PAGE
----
Semiotics and semiology focus our attention on how people generate meanings--in their use of language, in their behaviour (body language, dress, facial expression, and so on), and in creative texts of all kinds. Everyone tries to make sense of human behaviour, in our everyday lives, in the novels we read, in the films and television shows we see, in the concerts we attend, in sports events we watch or participate in--humans are meaning-generating and meaning-interpreting animals, whatever else we are. We are always sending messages and always receiving and interpreting the messages others send us. What semiotics and semiology do is provide us with more refined and sophisticated ways of interpreting these messages-and of sending them. In particular, they provide us with methods of analyzing texts in cultures and cultures as texts.
Symbols in Saussure's System A symbol is a subcategory of a sign. It is a sign whose mean- ing is not completely arbitrary or conventional. Saussure (1966) explains: The word symbol has been used to designate the linguistic sign, or more specifically, what is here called the signifier. ...One charac- teristic of the symbol is that it is never wholly arbitrary; it is not empty, for there is the rudiment of a natural bond between the signifier and the signified. The symbol of justice, a pair of scales, could not be replaced by just any other symbol, such as a chariot. (p. 68)
Peirce sees the symbol as conventional, unlike the icon and index, which are not conventional in his view of things. What is important about symbols is that they stand for something, they convey meanings. These meanings are often connected to historical events, traditions, and so on. The symbol, generally an object or an image, because it can represent historical events, because it "contains" all kinds of extraneous matters connected to it, because it can be a repository of meanings, because it can have so many connotations, can become very important to people. Think of religious icons, for example. Carl Jung (1968) explains this matter in some detail in his book Man and His Symbols: Thus a word or an image is symbolic when it implies something more than its obvious and immediate meaning. It has a wider "unconscious" aspect that is never precisely defined or fully explained. Nor can one hope to define or explain it. As the mind explores the symbol, it is led to ideas that lie beyond the grasp of reason. (p. 4)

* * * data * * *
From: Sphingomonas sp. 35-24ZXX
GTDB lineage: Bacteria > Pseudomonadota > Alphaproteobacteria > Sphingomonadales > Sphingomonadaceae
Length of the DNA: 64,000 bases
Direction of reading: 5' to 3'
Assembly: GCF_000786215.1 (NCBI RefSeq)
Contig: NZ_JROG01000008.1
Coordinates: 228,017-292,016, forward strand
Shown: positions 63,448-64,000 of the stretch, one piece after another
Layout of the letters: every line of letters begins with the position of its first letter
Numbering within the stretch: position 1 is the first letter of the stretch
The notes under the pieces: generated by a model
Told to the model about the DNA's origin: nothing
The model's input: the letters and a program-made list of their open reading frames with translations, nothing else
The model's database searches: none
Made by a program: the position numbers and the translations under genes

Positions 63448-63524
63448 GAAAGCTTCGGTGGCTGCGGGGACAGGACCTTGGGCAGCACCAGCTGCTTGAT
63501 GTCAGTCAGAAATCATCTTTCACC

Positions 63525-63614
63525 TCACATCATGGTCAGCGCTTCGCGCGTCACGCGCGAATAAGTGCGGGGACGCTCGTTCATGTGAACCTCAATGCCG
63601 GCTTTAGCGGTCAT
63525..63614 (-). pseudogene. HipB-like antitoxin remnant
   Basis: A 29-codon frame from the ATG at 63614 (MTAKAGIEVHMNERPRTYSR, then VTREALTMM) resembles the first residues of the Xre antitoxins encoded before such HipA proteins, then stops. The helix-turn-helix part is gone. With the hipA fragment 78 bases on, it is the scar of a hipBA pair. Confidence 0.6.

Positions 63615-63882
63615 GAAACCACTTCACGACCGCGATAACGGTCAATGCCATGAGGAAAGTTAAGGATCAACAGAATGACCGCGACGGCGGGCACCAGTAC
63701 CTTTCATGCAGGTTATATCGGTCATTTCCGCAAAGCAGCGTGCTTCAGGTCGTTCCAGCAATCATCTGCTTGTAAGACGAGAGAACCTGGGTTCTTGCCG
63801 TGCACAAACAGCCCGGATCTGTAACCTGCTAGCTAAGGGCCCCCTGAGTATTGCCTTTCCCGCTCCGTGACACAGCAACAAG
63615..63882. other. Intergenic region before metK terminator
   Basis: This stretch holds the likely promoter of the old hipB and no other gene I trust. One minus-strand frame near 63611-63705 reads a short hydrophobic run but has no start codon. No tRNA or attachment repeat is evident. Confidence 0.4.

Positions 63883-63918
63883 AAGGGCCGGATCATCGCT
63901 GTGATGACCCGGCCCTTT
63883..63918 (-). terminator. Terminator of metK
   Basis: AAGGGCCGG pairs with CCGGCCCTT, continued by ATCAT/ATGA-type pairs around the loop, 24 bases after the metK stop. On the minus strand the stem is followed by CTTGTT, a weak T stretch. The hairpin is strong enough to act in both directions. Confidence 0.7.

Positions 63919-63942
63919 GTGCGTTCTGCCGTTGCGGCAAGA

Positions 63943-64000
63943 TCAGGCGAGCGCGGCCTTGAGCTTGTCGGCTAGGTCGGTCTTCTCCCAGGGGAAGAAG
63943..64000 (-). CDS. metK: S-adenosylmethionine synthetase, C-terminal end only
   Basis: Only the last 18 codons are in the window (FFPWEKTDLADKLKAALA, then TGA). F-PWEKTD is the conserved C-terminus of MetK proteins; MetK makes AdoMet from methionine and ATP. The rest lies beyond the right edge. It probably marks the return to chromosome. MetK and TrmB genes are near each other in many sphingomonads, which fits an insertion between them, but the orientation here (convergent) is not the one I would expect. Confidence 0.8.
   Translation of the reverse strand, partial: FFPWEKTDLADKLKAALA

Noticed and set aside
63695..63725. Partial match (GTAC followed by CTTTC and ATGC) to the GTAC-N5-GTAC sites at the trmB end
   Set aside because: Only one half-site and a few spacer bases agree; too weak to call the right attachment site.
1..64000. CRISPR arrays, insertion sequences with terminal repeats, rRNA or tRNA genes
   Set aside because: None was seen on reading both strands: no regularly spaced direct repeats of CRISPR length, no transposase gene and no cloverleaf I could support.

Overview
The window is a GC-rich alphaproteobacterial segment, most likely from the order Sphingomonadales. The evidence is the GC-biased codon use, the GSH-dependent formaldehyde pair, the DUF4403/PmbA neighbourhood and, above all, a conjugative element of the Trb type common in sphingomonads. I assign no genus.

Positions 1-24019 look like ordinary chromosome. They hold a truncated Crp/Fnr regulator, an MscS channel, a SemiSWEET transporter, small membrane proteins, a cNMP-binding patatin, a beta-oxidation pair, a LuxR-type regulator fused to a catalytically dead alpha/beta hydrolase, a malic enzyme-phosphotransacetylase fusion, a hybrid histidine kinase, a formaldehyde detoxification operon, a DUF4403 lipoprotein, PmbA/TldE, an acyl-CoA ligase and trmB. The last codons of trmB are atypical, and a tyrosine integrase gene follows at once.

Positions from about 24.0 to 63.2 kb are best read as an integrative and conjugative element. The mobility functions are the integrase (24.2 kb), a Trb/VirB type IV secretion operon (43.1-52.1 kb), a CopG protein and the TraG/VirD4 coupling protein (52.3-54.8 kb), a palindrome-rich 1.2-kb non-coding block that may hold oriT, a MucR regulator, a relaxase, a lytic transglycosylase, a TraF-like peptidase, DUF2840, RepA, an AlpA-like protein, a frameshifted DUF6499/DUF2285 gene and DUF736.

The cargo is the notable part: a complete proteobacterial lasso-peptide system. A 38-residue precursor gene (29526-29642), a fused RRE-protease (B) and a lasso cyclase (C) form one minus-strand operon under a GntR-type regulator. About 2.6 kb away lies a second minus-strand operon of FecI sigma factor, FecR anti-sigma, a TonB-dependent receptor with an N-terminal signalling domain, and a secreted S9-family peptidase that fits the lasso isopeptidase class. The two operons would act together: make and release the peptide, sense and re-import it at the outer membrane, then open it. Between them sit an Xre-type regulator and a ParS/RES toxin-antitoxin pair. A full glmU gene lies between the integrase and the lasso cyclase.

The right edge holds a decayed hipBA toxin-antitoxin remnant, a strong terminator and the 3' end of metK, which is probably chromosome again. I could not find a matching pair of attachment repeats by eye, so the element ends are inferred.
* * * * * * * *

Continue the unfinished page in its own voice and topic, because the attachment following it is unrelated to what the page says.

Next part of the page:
We are profoundly affected by symbolic phenomena, Jung suggests, all the time-when we are awake and when we dream. As Freud has pointed out, in our dreams we use the processes of symbolic condensation and displacement to disguise our real thoughts and desires and evade the dream censor. It would wake us up if it recognized the sexual content of our dreams, as mani- fested, for example, in phallic symbols and symbols of the female gen...